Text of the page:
If you ask me to come over and give you a price opinion on your Twin Cities duplex, do you want me to lie?
I could. But I won’t.
Some agents will.
And I wonder how they sleep at night.
They’ll tell you your property is worth much more than the comparable sales and market data suggest. How do you pick them out?
They’re usually the agents who give you the highest value.
Of course, you want as much money as possible for your property.
So you hire that agent.
Trouble is, he won’t get that price for you. He just wants the listing.
So he’ll tell you what you want to hear and beg your forgiveness later.
Realtors call this “buying a listing”. Basically, the agent agrees with you about the property’s value; knowing full well it’s over-priced.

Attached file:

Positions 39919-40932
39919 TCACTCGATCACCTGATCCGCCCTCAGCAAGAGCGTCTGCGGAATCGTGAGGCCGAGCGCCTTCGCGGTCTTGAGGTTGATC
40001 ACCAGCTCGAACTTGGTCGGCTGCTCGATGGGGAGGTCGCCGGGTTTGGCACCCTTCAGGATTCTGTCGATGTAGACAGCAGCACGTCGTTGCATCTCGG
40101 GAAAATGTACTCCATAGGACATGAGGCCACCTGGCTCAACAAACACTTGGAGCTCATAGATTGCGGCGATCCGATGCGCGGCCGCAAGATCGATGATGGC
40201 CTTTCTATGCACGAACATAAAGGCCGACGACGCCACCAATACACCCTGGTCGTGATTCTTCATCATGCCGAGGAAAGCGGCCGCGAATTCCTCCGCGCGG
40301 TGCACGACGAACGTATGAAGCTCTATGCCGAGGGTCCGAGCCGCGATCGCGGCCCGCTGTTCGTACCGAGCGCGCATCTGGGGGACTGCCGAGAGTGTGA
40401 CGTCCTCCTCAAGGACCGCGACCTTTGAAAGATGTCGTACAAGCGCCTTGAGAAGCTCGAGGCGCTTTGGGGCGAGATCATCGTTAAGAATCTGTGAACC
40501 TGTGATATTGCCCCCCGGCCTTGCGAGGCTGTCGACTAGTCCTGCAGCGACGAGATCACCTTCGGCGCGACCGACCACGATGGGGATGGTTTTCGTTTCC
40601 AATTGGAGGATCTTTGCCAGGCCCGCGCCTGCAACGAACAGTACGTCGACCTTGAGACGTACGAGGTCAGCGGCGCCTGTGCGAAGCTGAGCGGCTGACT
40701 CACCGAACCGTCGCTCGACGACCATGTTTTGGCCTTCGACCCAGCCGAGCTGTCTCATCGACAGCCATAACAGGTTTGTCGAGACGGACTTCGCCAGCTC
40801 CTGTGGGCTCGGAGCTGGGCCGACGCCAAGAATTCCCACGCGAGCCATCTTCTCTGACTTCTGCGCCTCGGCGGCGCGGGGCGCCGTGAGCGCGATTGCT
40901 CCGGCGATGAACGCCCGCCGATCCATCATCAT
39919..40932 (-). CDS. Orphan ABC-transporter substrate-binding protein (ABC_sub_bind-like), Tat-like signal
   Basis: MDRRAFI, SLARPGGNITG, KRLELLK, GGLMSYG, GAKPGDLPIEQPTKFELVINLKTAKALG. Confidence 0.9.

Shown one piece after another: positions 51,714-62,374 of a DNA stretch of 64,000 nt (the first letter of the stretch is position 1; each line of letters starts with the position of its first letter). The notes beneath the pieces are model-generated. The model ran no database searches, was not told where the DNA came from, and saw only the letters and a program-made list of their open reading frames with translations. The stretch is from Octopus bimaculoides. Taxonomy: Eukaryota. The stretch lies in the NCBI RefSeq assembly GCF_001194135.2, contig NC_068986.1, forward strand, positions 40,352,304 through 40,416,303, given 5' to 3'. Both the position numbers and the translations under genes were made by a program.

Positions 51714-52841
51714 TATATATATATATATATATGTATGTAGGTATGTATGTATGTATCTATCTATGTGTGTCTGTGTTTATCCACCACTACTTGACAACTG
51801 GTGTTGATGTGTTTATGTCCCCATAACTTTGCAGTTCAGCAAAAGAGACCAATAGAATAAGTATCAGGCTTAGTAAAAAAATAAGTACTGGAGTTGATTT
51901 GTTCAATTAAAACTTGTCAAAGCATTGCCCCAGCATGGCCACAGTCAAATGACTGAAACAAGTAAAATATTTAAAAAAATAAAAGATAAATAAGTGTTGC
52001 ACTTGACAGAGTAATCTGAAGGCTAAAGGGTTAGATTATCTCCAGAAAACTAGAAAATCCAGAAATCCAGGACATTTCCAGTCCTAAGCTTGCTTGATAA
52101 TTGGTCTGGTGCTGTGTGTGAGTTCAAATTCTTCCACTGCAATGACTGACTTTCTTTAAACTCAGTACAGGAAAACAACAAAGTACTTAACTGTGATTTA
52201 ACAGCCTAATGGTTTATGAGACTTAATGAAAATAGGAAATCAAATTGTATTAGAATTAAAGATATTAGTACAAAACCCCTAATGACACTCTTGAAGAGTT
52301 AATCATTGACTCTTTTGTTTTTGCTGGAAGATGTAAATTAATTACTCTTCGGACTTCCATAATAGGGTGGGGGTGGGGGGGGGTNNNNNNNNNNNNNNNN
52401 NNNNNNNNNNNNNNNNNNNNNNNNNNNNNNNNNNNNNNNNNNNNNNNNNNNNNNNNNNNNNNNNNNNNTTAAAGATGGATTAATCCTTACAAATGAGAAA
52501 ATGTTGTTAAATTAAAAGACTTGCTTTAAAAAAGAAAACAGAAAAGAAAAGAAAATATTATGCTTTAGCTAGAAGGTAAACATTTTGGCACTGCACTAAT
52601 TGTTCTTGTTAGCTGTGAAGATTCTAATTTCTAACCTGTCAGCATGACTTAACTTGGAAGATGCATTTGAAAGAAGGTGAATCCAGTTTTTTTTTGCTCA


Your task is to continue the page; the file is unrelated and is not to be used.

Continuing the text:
The trouble is, the agent isn’t buying the duplex. Someone out in the marketplace is.
Most agents and their buyers have seen your competition. Sooner or later, either through a lack of showings or a lowball offer, the market will inform you that your listing is overpriced.
Look, we all think our pieces of real estate are worth more than they really are. But ultimately, they’re only worth what someone is willing to pay for them.
Right now, that isn’t as much as it used to be.
I recently lost two listings. The agents who put their signs in the yard had prices did so at prices $20,000-30,000 higher than those I gave the sellers.
Neither property has sold. Which is the point of the whole excercise.
I specialize in duplexes, and I do my very best to price properties according to what market statistics suggest. In spite of this, listings sometimes still linger on the market for reasons I don’t always readily understand.
But I didn’t lie to the seller so I could put a Duplex Chick sign in the yard.